2.en 29 Gender issues in the news: Why women pay more at the wheel

In our last outing, we listened to Rosa Mª Calaf talking  about journalism and media literacy.   In order to be critical readers, knowing how to read is not enough. we must be aware of how information is presented to us in the media. We have  already discussed  gender issues using news stories  from El País, digital edition in English. Do you remember the article about a school head killed by Talibans?    A news story  has trapped our attention once more.It was published the 1st of December in El País. This time we’ll focus not only on its content,  but on analysing  the way information is presented in newspapers.

Headlinelead and byline are key words to understand how information is organised in any newspaper.

Headline: is text at the top of a newspaper article, indicating the nature of the article. The headline catches the attention of the reader and relates well to the topic. Modern headlines are typically written in an abbreviated style omitting many elements of a complete sentence but almost always including a non-copula verb.

 lead:  captures the attention of the reader and sums up the focus of the story. The lead also establishes the subject, sets the tone and guidesreader into the article.In a news story, the introductory paragraph tells the most important facts and answers the questions: whowhatwherewhenwhy, and how.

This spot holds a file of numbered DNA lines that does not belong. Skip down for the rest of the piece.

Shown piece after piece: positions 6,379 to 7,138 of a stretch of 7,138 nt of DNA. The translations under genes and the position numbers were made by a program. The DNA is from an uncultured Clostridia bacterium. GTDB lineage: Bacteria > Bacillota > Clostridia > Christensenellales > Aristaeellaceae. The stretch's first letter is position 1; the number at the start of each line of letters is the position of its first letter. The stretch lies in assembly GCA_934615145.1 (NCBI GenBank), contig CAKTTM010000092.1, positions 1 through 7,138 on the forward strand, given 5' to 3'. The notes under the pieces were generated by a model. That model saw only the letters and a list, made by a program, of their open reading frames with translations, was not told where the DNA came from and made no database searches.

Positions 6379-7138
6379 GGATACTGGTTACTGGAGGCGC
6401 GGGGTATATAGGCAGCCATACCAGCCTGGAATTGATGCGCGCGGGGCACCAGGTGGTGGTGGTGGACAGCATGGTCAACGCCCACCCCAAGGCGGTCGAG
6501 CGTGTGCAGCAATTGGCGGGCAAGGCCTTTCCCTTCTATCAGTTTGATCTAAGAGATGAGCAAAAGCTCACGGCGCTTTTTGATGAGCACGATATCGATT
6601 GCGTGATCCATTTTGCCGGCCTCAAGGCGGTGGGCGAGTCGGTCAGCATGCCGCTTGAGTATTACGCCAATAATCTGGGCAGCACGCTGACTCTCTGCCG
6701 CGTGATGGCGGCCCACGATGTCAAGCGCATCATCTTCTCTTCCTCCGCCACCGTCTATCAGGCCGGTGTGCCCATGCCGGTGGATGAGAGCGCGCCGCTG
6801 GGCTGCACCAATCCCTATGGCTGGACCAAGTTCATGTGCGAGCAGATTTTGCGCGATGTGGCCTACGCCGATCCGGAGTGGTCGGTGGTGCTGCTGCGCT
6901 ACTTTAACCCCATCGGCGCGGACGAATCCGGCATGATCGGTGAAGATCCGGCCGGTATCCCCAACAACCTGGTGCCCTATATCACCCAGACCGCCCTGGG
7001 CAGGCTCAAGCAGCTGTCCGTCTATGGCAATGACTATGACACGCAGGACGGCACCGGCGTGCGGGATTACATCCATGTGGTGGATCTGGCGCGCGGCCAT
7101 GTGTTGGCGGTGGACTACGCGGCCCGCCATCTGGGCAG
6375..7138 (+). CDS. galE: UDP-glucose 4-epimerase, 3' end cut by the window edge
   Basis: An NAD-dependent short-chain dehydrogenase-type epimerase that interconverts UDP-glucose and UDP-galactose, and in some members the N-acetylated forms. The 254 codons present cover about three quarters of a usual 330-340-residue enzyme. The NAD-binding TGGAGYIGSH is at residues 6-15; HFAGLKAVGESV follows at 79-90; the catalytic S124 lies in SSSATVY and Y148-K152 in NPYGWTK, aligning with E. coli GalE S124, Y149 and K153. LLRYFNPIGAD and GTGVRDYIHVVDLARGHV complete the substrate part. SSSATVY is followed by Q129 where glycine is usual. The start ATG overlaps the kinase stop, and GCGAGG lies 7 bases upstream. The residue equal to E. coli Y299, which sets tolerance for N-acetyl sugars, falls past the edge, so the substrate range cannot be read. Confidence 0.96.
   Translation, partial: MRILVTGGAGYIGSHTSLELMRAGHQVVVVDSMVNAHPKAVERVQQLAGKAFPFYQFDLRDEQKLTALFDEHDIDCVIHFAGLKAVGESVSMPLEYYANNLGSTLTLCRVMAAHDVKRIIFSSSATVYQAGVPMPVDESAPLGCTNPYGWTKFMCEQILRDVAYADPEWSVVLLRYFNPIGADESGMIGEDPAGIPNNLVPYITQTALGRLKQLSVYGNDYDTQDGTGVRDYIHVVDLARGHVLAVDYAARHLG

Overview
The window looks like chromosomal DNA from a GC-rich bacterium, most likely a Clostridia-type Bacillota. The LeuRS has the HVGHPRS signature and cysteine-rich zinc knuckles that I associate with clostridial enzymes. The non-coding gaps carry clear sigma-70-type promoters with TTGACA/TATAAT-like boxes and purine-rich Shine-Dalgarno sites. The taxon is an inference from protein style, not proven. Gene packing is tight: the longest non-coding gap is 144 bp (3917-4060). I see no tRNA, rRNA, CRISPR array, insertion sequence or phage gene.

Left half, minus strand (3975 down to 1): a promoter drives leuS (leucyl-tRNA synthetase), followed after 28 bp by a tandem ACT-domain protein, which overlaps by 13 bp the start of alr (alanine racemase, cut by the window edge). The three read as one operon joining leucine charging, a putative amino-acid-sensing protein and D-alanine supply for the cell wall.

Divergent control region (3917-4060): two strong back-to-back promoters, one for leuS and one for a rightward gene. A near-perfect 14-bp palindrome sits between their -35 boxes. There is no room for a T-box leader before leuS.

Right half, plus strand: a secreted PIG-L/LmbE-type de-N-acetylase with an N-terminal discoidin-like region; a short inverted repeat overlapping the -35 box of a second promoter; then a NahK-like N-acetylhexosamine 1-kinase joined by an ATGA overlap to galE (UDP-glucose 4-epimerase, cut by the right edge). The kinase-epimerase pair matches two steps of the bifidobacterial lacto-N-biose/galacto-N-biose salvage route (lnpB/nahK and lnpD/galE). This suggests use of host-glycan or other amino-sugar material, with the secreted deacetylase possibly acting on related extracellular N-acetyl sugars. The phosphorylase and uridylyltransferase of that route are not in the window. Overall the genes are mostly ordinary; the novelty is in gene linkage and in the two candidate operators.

Byline:  gives the name and often the position of the writer.

Here you can see the headline, lead and byline of a news story that was published yesterday in El País digital edition .Now, see how headline, lead and byline  fit at the top of the article.

After reading the headline and the lead sentence  what  kind of information do you expect to find? Do you have any previous knowledge on the topic? Can you anticipate part of the information you will find?  Discuss.

  • The article is likely/ is not likely  to include
  • The article might include
  • The article will certainly /probably/include
  • The article should/ought to include
  1. Information on driving lessons prices
  2. Information on accident rates
  3. Information on insurance prices
  4. Statistics
  5. Laws
  6. Other 

Here follow some of the sources that are cited in the article. Why did the journalist choose to include them in the news story?

  • Consumers Union
  • Laura Seara , Secretary of State for equality issues
  • Carlos Bricio, president of  Zaragoza Driving Schools Associtions. Owner of some driving schools that  offered differentiated prices according to sex.
  • José Miguel Báez, president of the National Confederation of  Driving Schools  
  • The Spanish Traffic Authority (DGT)
  • the Royal Automobile Club of Catalonia (RACC)
Now, use this news story sworksheet to analyse the article. 
Homework: Print or copy the worksheet in your notebook. Answer the questions of the post and of the worksheet. Bring it to class next week. We shall use them to hold ad debate on the topic. Post your answers and comments to the blog for Monday 5h December.  Did you find the worksheet useful?